Q – If someone had just three days to spend in Istanbul and wanted to focus solely on Byzantine history, what sites/museums would you recommend visiting?
A – Well, first a personal note. On my first trip there, at the age of 20, I only wanted to see Byzantine stuff–Constantinople, not Istanbul–since that’s what I’d studied in college. While the Byzantine angle is fascinating, no one had prepared me for the sheer fabulousness of the Ottoman city that surrounds and amplifies the Byzantine remains. Regardless of one’s historical, religious or cultural allegiances, I would encourage any visitor to be open to the whole sweep of history that makes Istanbul such a special place. It still leaves me dazzled with every subsequent visit.
Second: obtain a copy of “Strolling Through Istanbul,” the classic guidebook by John Freely and Hillary Sumner-Boyd. Many of us fell in love with the great city through this wonderful, erudite, and occasionally updated guide.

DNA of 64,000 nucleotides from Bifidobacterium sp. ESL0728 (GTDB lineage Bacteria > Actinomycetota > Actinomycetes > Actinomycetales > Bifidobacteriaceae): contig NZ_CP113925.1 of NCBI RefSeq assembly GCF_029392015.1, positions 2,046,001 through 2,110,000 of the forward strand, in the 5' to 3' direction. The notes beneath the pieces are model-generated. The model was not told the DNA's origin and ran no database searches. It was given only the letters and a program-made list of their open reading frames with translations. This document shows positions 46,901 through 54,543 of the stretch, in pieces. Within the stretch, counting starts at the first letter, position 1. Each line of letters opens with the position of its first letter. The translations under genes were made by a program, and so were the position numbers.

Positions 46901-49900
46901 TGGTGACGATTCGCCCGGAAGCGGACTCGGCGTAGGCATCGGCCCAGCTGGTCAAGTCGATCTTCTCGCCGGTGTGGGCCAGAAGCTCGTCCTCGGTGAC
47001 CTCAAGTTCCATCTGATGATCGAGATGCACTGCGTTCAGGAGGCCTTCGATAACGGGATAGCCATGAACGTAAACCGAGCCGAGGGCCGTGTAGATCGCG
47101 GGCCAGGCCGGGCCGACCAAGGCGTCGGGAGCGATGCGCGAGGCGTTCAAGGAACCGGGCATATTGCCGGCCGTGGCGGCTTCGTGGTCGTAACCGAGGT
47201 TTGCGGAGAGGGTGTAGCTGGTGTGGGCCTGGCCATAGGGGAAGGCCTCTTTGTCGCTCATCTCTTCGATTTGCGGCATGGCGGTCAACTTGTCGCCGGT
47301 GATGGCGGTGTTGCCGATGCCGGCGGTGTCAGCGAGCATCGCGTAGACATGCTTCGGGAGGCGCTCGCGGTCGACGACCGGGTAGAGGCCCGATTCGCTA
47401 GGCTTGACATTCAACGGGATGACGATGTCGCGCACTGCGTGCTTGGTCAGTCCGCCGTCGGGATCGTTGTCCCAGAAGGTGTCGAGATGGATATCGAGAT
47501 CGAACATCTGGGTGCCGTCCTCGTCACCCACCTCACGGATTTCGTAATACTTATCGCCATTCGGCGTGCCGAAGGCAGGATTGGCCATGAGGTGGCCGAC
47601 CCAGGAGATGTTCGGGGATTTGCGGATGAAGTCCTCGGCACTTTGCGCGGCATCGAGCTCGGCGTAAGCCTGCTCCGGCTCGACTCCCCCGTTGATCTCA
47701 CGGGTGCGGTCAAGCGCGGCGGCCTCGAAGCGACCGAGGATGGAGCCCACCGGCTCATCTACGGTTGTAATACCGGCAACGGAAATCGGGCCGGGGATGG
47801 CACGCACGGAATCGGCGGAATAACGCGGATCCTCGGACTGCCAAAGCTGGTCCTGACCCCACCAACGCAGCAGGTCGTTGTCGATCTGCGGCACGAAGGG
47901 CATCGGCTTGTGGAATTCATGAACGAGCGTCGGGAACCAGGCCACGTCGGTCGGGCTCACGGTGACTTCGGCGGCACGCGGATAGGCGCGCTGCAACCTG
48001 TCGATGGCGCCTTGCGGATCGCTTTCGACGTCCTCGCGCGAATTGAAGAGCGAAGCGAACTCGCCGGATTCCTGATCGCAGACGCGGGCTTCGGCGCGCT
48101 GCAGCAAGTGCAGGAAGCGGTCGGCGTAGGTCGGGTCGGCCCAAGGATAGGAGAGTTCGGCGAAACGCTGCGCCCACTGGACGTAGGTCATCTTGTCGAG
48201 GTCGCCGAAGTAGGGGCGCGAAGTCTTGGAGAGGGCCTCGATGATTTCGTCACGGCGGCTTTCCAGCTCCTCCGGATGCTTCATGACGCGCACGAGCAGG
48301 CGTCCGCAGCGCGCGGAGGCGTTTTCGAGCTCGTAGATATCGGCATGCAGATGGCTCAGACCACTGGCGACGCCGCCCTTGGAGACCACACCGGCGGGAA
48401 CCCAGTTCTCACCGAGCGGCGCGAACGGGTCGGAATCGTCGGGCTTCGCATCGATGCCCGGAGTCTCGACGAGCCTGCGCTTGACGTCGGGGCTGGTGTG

OK, so a three-day Byz itinerary. First, check opening days carefully! The Hagia Sophia, Topkapi Palace and some of the other museums have different closing days, and you need to know those. When I lead groups, I always begin in the Hippodrome, setting out the main points of the city’s history and topography while looking at the obelisk base of Theodosius I, where you can see sculpted images of the Hippodrome games, and of the imperial iconography built around the city’s public core. It’s the best place to get one’s historical bearings. A quick detour to the remains of the Great Palace in the Mosaic Museum is possible. Then take your time visiting the Hagia Sophia. If you still have energy, sweep into the Topkapi outer gate to peek into the St. Eirene church, then continue down the lovely old alley to the The Istanbul Archeological Museum. It has extensive, well-displayed and well-interpreted galleries devoted to the Byzantine-period history and archeology of the city, and significant sculptures inside and even outside in the courtyard. OK, that’s an exhausting day.